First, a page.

One moment out of the many examples of how Mickey Moran and John Joe Kearney revolutionised Slaughtneil over their four and a bit years in charge stood out in the recent Ulster club campaign.
uring the warm-up for their preliminary round win over Kilcoo, selector Willie Hampson kept an eye on the Down side going through their drills. He noticed that Darragh O'Hanlon practised a few penalties, drilling them to the goalkeeper's right.
When Kilcoo won a penalty at a crucial stage in the game, Hampson got the message to Slaughtneil goalkeeper Antoin McMullan. The penalty was struck to McMullan's right and he got a strong enough hand to knock it out for a '45'.
It was everything that the management team had preached to the players - simplicity, observation, execution.
Last week, after Moran and Kearney informed the Slaughtneil committee of their intention to finish up as the senior management, a post they had held from 2013 and which yielded four Derry county and three Ulster club titles, they were left in a bind.
It has left the committee in an unenviable position. Their first game is a local derby against Glen on April 4. By this stage, it would appear that every single club in Ulster have their management in place, apart from All-Ireland club champions Moy, whose manager Audi Kelly left this week, which has led some to link him with the vacant position in south Derry, but this is highly unlikely.
Whoever takes on Slaughtneil faces an incredible task.
For a start, there is a delicate eco-system within the club that dictates that football and hurling has to be held in the same regard. It was, according to former chairman Sean McGuigan, one of the fundamental principles that Moran had to sign up to. And from various conversations with hurling manager Michael McShane, Moran couldn't have been better in this regard.
The next step for Slaughtneil is crucial.
Moran was an outsider, from the Glen. Only a few miles down the road, but an outsider nonetheless.
He transformed the club from one that routinely suffered lapses of discipline into an organised footballing machine, their one red card in Championship football cruelly coming in the All-Ireland final almost a year ago and possibly costing them the game.
His time in Slaughtneil has brought the kind of legacy that his coaching abilities have long deserved and not always received.
Perhaps his greatest skill lies in how he treats people.
While manager of UUJ, Conan Doherty, a club player with Steelstown in Derry city, trained as part of his fresher's panel.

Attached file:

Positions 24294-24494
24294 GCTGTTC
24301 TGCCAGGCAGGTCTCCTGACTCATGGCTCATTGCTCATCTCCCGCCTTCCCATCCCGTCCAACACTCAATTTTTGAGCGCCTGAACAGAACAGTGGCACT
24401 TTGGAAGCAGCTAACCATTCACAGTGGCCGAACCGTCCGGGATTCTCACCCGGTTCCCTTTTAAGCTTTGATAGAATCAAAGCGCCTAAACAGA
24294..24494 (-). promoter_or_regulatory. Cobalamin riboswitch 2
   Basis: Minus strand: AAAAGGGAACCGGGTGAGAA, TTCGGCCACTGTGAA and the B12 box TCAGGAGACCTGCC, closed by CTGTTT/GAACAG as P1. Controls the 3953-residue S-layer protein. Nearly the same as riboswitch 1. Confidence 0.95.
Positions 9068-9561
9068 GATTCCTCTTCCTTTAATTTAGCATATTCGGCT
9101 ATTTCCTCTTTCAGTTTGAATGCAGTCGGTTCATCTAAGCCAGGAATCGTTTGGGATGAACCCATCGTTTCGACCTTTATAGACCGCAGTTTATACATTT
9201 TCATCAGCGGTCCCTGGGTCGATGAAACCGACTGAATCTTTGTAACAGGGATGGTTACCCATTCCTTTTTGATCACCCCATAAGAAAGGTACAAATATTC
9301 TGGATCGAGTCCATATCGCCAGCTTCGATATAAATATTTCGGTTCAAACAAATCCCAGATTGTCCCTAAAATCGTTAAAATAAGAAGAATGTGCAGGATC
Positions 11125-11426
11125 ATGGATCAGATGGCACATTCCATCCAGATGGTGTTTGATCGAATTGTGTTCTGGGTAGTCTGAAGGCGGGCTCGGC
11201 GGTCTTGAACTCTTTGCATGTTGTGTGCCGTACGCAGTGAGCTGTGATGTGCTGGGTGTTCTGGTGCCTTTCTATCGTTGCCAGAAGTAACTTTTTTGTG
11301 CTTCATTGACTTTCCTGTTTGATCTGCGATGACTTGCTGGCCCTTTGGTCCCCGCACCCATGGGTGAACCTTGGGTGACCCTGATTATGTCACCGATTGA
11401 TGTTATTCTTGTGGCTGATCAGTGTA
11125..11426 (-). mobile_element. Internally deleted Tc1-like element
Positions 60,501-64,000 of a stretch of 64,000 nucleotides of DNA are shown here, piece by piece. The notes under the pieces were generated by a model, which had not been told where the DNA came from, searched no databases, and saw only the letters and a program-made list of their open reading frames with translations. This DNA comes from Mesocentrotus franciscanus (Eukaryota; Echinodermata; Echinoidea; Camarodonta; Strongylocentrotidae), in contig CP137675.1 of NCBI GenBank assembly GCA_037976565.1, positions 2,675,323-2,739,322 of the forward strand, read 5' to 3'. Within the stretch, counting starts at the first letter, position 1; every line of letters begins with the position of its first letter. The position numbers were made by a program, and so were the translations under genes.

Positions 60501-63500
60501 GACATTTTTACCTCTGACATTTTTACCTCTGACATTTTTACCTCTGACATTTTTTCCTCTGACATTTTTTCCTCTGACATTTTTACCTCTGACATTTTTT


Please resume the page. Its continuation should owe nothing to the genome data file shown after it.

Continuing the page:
"Even when you weren't making the team and you weren't part of his plans for the Sigerson Cup, everybody probably felt that same sort of connection that they were being looked after by him," he said.
That kind of fatherly approach brought on players such as Brian Cassidy, whose first meaningful Championship action came as a substitute for Cormac O'Doherty in the Ulster semi against Kilcar, and he contributed two vital points before having a fine game as a starter in the final.
Moran was well supported by John Joe Kearney, who fulfilled all media duties and has an impressive CV himself, winning an All-Ireland minor medal in 1965, an Under-21 in 1968, before managing Derry minors to the 1989 All-Ireland title, with Willie Hampson as a selector.
As for Slaughtneil, they have a huge appointment to make.
It is difficult to think of an inside man that could take it.
Even stretching back to their only other Derry Championship in 2004 and further, they have had Damian Barton (Newbridge), John Brennan (Lavey), Tiffy Quinn (Errigal Ciaran), Eugene Kelly (Dungiven), John Rafferty (Poyntzpass), Dermot McNicholl (Glenullin), Cathal Corey (Kildress) and Moran (Glen) all as outside managers.
Round the turn of the century was the last time an inside management was in place - Pat 'Tad' Cassidy, Christopher McGuigan and Bernard Cassidy.
The predicament now is to scratch their heads and wonder who is big enough for the role. They have a core leadership group of Chrissy McKaigue, Patsy Bradley and Paul Bradley. The worst thing they could do is bring in a figure that could upset the balance, such as, say, a Brian Clough during his ill-fated spell in charge of Leeds United.
Perhaps an inside management, with a light-touch approach could work. Make a club stalwart such as Padrig 'Togger' Kelly manager, and convince Kearney to stay on for a year to ease the transition.
But be under no doubt, it would be the hardest job in club football.